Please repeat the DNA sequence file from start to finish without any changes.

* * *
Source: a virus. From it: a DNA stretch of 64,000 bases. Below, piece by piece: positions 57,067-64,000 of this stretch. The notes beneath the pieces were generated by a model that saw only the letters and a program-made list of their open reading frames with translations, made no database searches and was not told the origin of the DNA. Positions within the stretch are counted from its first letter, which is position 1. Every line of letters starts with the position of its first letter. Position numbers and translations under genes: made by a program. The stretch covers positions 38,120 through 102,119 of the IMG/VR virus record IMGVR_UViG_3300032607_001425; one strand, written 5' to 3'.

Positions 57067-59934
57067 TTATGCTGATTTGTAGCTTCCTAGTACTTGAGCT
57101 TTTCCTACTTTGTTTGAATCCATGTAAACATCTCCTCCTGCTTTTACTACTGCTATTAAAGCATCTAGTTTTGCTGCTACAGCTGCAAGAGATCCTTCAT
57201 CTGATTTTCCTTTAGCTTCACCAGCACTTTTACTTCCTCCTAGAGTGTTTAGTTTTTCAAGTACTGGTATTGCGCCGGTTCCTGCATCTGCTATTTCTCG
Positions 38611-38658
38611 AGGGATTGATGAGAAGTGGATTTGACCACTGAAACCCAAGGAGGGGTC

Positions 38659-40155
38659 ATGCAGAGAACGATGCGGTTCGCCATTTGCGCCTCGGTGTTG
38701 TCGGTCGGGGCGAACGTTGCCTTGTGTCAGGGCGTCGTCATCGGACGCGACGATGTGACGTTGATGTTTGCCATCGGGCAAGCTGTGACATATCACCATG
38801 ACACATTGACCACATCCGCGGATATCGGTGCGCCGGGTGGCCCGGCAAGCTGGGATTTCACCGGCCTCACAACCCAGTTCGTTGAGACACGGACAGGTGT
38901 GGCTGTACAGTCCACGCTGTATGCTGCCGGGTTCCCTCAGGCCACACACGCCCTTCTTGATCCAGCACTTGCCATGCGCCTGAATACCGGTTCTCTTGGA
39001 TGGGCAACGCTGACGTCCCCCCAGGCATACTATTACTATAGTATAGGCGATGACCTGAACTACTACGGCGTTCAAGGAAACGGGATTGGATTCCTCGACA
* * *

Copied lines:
Source: a virus. From it: a DNA stretch of 64,000 bases. Below, piece by piece: positions 57,067-64,000 of this stretch. The notes beneath the pieces were generated by a model that saw only the letters and a program-made list of their open reading frames with translations, made no database searches and was not told the origin of the DNA. Positions within the stretch are counted from its first letter, which is position 1. Every line of letters starts with the position of its first letter. Position numbers and translations under genes: made by a program. The stretch covers positions 38,120 through 102,119 of the IMG/VR virus record IMGVR_UViG_3300032607_001425; one strand, written 5' to 3'.

Positions 57067-59934
57067 TTATGCTGATTTGTAGCTTCCTAGTACTTGAGCT
57101 TTTCCTACTTTGTTTGAATCCATGTAAACATCTCCTCCTGCTTTTACTACTGCTATTAAAGCATCTAGTTTTGCTGCTACAGCTGCAAGAGATCCTTCAT
57201 CTGATTTTCCTTTAGCTTCACCAGCACTTTTACTTCCTCCTAGAGTGTTTAGTTTTTCAAGTACTGGTATTGCGCCGGTTCCTGCATCTGCTATTTCTCG
Positions 38611-38658
38611 AGGGATTGATGAGAAGTGGATTTGACCACTGAAACCCAAGGAGGGGTC

Positions 38659-40155
38659 ATGCAGAGAACGATGCGGTTCGCCATTTGCGCCTCGGTGTTG
38701 TCGGTCGGGGCGAACGTTGCCTTGTGTCAGGGCGTCGTCATCGGACGCGACGATGTGACGTTGATGTTTGCCATCGGGCAAGCTGTGACATATCACCATG
38801 ACACATTGACCACATCCGCGGATATCGGTGCGCCGGGTGGCCCGGCAAGCTGGGATTTCACCGGCCTCACAACCCAGTTCGTTGAGACACGGACAGGTGT
38901 GGCTGTACAGTCCACGCTGTATGCTGCCGGGTTCCCTCAGGCCACACACGCCCTTCTTGATCCAGCACTTGCCATGCGCCTGAATACCGGTTCTCTTGGA
39001 TGGGCAACGCTGACGTCCCCCCAGGCATACTATTACTATAGTATAGGCGATGACCTGAACTACTACGGCGTTCAAGGAAACGGGATTGGATTCCTCGACA